In a move that may affect hundreds of millions of dollars of investments a year, China is cracking down on money raised through initial coin offerings (ICO).
A report [link in Chinese] from Beijing-based media outlet Caixin details plans from a Chinese working committee to ban all new projects that raise cash or other virtual currencies through cryptocurrencies. The committee’s goal is to oversee and reduce risk in the country’s online and digital finance sector by cracking down on fraudulent practices. ICOs are labelled as unauthorized fundraising tools that could involve scams, and 60 major ICO platforms were identified by regulatory bodies for inspection.
An ICO is often used by new startups to help bypass the very rigorous and highly regulated practice of raising investment money through banks or venture capitalists. In an ICO, a percentage of the cryptocurrency (usually in the form of tokens based on Ethereum) is sold to early backers in exchange for money or even other cryptocurrencies, typically Bitcoin. Big banks and governments have criticized ICOs as they can be vulnerable to money laundering and terrorist financing due to the anonymity of transactions.
Several Chinese governmental administrations have come together to denounce ICOs, including the People’s Bank of China, the China Securities Regulatory Commission and the China Banking Regulatory Commission. The statement they released says authorities are banning all organizations and individuals from raising any kind of capital through ICOs and that all financial institutions should not do any kind of business related to ICO trading.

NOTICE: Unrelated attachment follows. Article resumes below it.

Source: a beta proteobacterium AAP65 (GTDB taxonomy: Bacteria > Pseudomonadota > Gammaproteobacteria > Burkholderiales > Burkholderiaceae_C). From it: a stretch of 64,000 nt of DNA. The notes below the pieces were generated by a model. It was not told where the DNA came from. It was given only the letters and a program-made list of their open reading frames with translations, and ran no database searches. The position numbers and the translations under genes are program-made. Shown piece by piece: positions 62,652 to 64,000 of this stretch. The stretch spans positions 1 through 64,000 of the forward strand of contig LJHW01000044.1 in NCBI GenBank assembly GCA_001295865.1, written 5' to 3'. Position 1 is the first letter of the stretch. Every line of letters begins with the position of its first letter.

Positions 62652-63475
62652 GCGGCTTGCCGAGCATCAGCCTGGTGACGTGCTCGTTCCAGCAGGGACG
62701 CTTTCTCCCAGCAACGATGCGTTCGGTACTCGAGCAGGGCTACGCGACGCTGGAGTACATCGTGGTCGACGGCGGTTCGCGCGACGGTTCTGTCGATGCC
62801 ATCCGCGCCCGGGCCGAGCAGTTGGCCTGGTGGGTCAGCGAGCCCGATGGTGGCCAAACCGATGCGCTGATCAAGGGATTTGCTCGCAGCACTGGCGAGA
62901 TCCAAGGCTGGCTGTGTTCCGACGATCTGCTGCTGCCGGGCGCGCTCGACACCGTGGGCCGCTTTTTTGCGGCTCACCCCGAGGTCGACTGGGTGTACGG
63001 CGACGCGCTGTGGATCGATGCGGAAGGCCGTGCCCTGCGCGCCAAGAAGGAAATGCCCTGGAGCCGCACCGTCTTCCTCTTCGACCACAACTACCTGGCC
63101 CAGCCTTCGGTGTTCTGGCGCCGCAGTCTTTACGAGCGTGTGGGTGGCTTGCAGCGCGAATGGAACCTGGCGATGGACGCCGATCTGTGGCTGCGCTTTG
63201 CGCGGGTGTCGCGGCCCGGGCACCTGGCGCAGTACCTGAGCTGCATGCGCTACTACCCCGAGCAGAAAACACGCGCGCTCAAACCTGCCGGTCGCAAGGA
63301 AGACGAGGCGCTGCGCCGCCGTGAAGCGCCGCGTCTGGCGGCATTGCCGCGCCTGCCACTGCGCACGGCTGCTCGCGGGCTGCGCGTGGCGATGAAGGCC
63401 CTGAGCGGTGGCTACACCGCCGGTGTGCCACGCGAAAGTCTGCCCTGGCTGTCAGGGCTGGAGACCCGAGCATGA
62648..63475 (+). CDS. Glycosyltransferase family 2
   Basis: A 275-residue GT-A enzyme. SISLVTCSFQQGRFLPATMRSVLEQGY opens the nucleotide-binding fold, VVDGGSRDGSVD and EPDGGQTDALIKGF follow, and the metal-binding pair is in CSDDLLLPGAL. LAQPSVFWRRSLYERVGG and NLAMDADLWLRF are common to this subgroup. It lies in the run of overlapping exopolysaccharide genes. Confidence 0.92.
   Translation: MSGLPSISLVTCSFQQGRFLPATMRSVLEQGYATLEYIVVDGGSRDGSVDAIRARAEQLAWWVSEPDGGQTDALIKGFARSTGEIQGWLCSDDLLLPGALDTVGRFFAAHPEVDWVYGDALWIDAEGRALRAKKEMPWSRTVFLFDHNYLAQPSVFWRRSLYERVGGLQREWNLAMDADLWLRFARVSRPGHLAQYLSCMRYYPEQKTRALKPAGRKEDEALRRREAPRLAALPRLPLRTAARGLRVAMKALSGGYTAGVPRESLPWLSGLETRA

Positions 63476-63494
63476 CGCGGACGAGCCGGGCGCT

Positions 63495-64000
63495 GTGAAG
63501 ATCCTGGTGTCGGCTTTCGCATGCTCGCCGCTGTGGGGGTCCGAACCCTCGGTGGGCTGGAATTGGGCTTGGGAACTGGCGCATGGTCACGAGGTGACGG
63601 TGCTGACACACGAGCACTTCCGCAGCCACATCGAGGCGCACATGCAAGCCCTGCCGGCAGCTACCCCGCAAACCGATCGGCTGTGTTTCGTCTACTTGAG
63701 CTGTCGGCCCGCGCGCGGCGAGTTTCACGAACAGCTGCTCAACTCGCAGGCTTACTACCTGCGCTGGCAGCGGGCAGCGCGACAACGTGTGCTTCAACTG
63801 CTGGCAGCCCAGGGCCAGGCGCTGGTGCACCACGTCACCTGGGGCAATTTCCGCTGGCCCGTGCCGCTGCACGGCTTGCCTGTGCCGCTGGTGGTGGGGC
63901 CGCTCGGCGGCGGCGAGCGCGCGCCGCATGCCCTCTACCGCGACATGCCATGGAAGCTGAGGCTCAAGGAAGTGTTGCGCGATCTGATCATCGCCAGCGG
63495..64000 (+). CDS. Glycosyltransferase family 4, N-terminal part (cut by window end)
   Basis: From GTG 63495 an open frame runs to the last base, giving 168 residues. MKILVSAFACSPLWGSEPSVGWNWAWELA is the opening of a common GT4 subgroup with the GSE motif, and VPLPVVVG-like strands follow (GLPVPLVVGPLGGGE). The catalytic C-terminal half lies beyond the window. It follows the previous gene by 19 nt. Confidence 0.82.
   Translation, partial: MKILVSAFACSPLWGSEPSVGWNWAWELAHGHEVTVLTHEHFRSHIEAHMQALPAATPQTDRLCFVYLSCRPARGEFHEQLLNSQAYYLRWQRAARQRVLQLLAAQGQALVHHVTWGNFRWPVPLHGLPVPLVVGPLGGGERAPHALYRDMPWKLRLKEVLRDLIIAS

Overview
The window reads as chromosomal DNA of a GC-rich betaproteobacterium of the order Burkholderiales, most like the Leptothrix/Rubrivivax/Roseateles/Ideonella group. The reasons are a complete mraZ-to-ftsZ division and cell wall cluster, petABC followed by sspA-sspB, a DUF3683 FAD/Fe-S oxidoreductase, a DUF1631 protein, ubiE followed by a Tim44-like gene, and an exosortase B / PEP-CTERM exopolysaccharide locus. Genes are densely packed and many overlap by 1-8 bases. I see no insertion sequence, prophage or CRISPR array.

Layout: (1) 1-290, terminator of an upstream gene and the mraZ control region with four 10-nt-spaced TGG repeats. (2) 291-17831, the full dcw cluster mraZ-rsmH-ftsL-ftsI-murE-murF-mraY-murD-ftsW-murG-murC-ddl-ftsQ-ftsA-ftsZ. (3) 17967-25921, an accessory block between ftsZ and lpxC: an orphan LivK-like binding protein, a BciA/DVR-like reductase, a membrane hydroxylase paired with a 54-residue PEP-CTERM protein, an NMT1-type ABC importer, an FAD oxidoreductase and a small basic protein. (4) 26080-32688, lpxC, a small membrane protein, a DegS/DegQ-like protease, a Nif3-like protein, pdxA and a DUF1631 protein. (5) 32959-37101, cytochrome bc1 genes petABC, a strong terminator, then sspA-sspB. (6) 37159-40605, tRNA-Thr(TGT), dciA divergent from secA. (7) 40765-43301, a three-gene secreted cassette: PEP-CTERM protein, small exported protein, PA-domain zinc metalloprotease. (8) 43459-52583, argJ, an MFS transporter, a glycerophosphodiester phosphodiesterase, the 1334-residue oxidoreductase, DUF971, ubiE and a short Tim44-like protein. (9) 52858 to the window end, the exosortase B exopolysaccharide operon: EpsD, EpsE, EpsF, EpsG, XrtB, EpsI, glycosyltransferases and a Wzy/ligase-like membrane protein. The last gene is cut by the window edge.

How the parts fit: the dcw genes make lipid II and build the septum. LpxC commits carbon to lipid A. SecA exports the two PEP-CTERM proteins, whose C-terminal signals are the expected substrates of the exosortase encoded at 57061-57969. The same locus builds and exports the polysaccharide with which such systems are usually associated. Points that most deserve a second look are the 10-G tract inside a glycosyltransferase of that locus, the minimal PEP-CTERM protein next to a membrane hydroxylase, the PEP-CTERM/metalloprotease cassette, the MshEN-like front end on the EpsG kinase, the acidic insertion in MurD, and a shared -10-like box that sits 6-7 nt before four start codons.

One of the biggest announcements comes to those who have already invested through ICOs—it is being recommended that those who have done fundraising through these cryptocurrency offerings should arrange to return funds in order to protect their investors and employees from risk.
ICOage and ICO.info, two of China’s largest platforms for buying into ICOs, have voluntarily suspended their services.
Two ICOs from companies have already grown past a billion dollars each: Qtum and OmiseGO. These are sub tokens built on the Ethereum network that were then sold to investors via an ICO. The market can be very lucrative but also hard to judge, seeing as those billion dollar coin companies do not even currently have a product in the market.
A report from Pavel Vrublevsky, founder of ChronoPay.com, released last week analyzed over 70 per cent of ICOs and found that crypto assets backed by real assets are very undervalued compared to ICOs with unrealistic goals and lofty ideas.
“The vast majority of these ICOs are illusions, not grounded in real assets or real business and the legitimate ICO’s and currency are far undervalued,” said Vrublevsky.
This ban on ICOs will make waves around the financial and investment world, as China has always been an early adopter into cryptocurrencies. Regulations on ICOs in the U.S. have long been discussed but nothing has appeared yet, so depending on the fallout from these bans in China, North America may see some new rules very soon regarding the selling of cryptocurrency for business investments.